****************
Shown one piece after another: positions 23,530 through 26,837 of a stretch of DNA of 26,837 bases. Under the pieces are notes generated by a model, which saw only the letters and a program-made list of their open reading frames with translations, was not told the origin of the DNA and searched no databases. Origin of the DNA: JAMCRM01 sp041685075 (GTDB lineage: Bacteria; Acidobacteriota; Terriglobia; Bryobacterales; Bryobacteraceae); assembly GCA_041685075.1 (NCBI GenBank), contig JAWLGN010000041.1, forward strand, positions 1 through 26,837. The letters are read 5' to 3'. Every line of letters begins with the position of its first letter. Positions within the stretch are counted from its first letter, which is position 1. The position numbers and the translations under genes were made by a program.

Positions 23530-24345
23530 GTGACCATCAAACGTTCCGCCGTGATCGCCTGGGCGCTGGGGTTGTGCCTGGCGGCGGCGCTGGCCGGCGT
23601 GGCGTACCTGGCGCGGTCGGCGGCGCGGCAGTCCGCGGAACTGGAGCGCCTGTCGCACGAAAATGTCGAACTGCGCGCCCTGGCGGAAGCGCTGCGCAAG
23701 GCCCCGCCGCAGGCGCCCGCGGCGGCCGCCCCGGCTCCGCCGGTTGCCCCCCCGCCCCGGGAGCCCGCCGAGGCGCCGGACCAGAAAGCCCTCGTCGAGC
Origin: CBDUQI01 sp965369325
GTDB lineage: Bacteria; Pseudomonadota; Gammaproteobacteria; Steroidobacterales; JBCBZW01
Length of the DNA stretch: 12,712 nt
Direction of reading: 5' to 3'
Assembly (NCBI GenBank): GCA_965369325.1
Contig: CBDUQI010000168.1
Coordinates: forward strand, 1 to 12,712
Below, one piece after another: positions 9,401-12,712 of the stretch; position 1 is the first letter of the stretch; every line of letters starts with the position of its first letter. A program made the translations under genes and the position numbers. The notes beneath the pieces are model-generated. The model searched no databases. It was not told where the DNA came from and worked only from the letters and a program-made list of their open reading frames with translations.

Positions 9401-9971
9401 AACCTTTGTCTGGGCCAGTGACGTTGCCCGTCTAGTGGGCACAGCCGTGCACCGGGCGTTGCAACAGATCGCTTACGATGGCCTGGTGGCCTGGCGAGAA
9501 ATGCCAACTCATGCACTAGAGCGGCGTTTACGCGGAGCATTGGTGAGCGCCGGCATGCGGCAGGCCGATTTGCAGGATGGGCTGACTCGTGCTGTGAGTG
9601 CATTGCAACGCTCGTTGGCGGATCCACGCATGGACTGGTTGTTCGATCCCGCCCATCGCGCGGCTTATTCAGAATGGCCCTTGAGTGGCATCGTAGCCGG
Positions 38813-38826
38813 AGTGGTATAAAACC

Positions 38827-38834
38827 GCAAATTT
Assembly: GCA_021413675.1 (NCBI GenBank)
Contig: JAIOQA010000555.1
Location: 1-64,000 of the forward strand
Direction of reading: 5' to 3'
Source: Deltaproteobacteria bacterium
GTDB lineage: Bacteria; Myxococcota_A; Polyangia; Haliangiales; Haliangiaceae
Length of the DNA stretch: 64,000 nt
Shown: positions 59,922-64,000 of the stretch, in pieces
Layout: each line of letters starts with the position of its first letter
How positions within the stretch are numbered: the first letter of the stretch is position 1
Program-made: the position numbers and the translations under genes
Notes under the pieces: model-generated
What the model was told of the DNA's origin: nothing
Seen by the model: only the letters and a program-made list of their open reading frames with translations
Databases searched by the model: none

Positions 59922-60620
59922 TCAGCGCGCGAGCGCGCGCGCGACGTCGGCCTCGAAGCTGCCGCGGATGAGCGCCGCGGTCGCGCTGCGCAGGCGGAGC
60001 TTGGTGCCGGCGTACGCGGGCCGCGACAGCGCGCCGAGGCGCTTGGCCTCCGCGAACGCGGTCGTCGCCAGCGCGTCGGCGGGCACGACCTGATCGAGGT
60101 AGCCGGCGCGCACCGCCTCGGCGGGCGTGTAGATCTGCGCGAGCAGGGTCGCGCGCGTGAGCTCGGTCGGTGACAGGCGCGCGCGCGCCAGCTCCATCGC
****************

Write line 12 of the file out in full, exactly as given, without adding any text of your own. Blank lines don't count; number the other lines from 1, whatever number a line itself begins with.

Coordinates: forward strand, 1 to 12,712